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I was at the Hillsborough disaster and still have survivor’s guilt over it

  • April 15, 2021

File photo dated 15/04/89 of Liverpool fans at Hillsborough, trying to escape severe overcrowding during the FA Cup semi-final football match between Liverpool and Nottingham Forest. PA Photo. Issue date: Thursday November 28, 2019. Hillsborough match commander David Duckenfield has been found not guilty at Preston Crown Court of the gross negligence manslaughter of 95 Liverpool fans who died at the 1989 FA Cup semi-final. See PA story COURTS Hillsborough. Photo credit should read: David Giles/PA Wire
I’ll never forget watching the events of 15 April 1989 unfold (Picture: David Giles/PA Wire)

Even half an hour before kickoff, the Liverpool end at Hillsborough Stadium looked wrong from where I was sitting on the other side of the pitch.

The central, fenced pens behind the goal were much more heavily-populated than those at the sides.

When Liverpool’s Peter Beardsley hit the bar four minutes into the game, it triggered a crowd surge – where people began to be crushed to death.

Some fans managed to escape and came onto the pitch, while the catcalls from Forest fans – who initially suspected crowd trouble – rang out loud. Many didn’t make it out alive that day, with 96 deaths and hundreds more injured.

It would be years before I’d heal – or even recognise – the scars that the trauma of watching the Hillsborough disaster had left.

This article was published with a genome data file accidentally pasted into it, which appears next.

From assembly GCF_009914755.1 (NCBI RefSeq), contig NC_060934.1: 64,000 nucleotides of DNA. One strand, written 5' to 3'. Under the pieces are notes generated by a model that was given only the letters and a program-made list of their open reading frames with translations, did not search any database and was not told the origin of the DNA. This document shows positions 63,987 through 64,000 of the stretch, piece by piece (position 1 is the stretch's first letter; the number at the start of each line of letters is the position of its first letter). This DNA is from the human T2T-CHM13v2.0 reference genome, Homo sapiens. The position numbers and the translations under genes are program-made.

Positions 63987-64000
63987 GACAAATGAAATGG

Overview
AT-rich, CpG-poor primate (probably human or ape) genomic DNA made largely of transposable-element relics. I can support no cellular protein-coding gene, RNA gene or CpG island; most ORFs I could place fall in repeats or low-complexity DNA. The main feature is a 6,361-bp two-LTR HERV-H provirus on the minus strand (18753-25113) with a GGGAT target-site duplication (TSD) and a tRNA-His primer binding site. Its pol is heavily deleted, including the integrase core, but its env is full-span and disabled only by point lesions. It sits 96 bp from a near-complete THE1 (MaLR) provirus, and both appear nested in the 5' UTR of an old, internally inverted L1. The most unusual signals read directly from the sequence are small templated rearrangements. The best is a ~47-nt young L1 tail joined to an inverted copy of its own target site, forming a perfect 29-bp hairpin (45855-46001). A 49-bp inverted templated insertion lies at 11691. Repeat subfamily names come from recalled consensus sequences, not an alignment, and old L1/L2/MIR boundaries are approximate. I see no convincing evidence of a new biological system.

Among those feelings was survivor guilt – that it could, or even should, have been me instead; or a sense of shame from not being able to do something to help those who needed it.

I’ll never forget watching the events of 15 April 1989 unfold.


Nigel Huddleston shot by Nicole Huddleston
I’ll never forget watching the events of 15 April 1989 unfold (Picture: Nicole Huddleston)

The goal net being taken down by Liverpool fans and police officers to ease access to the centre of the crush, while dozens of other police formed a chain across the halfway line to prevent a rush of Liverpool supporters on the Forest end. Countless people gasping for their lives or helping those who were.

Initially, there was one lone, pathetic ambulance, and a handful of Forest supporters able to scale the perimeter fence to help Liverpool fans carry the dead and injured on makeshift stretchers fashioned from advertising hoardings.

I can still feel the heat and smell the diesel fumes of a railway shuttle bus that I sat on outside the ground that never moved because of the emergency vehicles blocking its way. The queues of supporters outside the houses of strangers letting them call home – in pre-mobile phone days – to tell loved ones that they were OK.

I now look back with a stew of emotions: anger that it was allowed it to happen; horror at the carnage and the chaos; hope in those small acts of kindness between strangers.

I remembered so much and so clearly that Hillsborough news reports, documentaries or dramatisations in subsequent years brought overwhelming flashbacks.

Then came the inquest verdict and I could no longer deny how witnessing the events unfold contributed to bouts of depression, heavy drinking, outbursts of anger and all-consuming sadness.